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SOCKS5 To VPN Gateway 2018-03-31


In my search for a way to specify which applications should use my VPN and which ones shouldn't, I came across plenty of people with the same request... but no decent solution. I of course want to force my IRC client and browser through my VPN service, but not Guild Wars or my time synchronizer. I haven't found anything that lets me specify by application, but I was able to setup a Linux VPN gateway and then push SOCKS5 applications through it with PuTTYtray and port redirection. Here's what I did:

Components

These are the basic parts I used:

  • A separate Linux box on the LAN (a VM in my case)
  • OpenVPN installed on the Linux box
  • A free ProtonVPN account (comes with ProtonMail service)
  • A PC with applications that support a SOCKS5 proxy (FF and mIRC in my case)
  • PuTTY (or rather PuTTYtray in my case)
  • SwapProxy Firefox addon for quick enable/disable

A number of these things could be changed out for alternatives, such as real PuTTY instead of PuTTYtray, or a different VPN provider if you don't like Proton. I also happen to be using Debian Jessie because it is what I am most familiar with, but any Linux or other OS that you can setup as an SSH server should be fine.

mgbw2 Marigold.

Part 1: The Server

All the server really needs is SSH and OpenVPN. On Debian I installed them with:

# apt-get install ssh openvpn

You might wanna setup your SSH to use keys or to use a non-standard port, but in general you just need to be able to SSH to the box. Since my server is inside my network I left my SSH pretty stock. For OpenVPN I downloaded a .ovpn file from my ProtonVPN account. There are actually only a few free servers with Proton's service, so I had to choose one of those. I had to comment out the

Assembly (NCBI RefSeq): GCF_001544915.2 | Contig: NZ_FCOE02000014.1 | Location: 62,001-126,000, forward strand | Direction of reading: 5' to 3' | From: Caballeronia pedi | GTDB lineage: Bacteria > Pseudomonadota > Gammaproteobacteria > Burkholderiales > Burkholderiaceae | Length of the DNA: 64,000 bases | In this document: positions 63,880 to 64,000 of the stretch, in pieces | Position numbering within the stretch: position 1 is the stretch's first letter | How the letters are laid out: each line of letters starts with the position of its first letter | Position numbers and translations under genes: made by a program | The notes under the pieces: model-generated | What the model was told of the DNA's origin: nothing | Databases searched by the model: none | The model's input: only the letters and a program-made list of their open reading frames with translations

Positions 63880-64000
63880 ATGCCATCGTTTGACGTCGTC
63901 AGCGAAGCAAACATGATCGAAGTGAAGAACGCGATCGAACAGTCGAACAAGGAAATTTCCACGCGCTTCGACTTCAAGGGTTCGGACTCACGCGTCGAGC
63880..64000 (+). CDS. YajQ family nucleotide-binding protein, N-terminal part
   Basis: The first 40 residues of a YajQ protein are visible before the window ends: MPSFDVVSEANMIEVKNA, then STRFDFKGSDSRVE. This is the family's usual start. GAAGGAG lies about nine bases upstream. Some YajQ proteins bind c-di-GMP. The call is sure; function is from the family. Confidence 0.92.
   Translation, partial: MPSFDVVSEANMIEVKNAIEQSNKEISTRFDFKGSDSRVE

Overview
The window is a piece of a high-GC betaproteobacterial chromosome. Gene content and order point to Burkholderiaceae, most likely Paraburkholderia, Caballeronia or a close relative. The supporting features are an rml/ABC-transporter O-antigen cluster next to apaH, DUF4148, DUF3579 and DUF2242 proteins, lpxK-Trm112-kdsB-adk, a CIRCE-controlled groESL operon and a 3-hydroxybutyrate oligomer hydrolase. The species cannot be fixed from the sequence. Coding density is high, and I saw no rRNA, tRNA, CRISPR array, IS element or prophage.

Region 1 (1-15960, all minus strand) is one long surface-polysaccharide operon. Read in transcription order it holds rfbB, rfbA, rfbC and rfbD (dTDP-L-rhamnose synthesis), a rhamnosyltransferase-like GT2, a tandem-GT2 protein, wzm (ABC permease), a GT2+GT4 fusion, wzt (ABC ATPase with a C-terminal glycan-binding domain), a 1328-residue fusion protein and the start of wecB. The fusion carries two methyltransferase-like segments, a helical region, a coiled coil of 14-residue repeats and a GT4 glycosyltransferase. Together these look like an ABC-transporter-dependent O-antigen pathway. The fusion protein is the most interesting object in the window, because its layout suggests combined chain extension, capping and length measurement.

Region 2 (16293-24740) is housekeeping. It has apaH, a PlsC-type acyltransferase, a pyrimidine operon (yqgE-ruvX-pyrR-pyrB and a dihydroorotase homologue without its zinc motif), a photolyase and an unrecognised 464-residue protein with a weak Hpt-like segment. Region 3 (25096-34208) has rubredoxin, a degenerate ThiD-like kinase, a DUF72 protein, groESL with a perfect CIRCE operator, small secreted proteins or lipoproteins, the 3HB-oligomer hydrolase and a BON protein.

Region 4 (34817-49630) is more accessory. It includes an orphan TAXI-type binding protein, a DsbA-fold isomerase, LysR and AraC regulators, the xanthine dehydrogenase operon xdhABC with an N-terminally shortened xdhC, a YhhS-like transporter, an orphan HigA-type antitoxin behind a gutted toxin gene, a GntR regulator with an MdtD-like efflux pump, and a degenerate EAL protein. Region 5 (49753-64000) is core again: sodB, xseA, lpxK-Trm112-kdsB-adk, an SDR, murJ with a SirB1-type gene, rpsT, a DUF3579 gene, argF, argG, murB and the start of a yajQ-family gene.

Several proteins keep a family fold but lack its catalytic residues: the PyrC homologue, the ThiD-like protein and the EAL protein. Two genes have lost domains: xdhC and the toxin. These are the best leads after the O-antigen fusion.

block-outside-dns

... keyword in the .ovpn file to make it work, and I changed the authentication line to

auth-user-pass protonauth.txt

... so I could connect without having to enter my password every time. protonauth.txt is a simple text file with the username as the first line and the password as the second line. OpenVPN reads the test file on connect and pulls the credentials so I don't have to type them in.

Part 2: The Desktop

On the desktop I needed to setup a tunnel through which my SOCKS5 traffic would flow. I happen to use Windows XP for my desktop, you might [incorrectly] think that is a bad idea, but I won't fault you for running a garbage OS. PuTTYtray, KiTTY, PuTTY, and other similar Windows SSH clients should all be able to do port tunnels. I setup my tunnel connection like so:

puttun PuTTY tunneling setup.

This forces traffic sent to localhost on port 9090 through the tunnel to the remote system as a SOCKS5 proxy. Next, the applications have to be setup to use the tunnel. In Firefox's settings under "Advanced" is the "Network" section which I setup like this:

ffsettings_th Click for full size.

Now I have a few domain names in the exception list from some previous testing that I had been doing, but the ProtonVPN service seems to be handling them just fine. At the top left corner of the screenshot is a small "SP" icon that is actually the SwapProxy addon which gives me an easy way to quickly enable and disable the proxy with a single click.

This SOCKS5 gateway setup lets me choose which applications will go through the VPN, but also requires that the applications support a SOCKS5 proxy. The gateway is accessible to all machines on my network, and can be used by multiple internal devices simultaneously. There are a number of proxifiers that can apparently can provide SOCKS support for applications, but the ones I tested didn't work. If you have ever been able to get a proxifier working please let me know and I'll post an update. I should also note that my particular setup is free. ProtonVPN costs nothing, the software costs nothing, and the only real cost is the electricity to run the gateway server. This could be run on a pay VPN or on a VPS instead of an internal computer, but that would of course start to cost.

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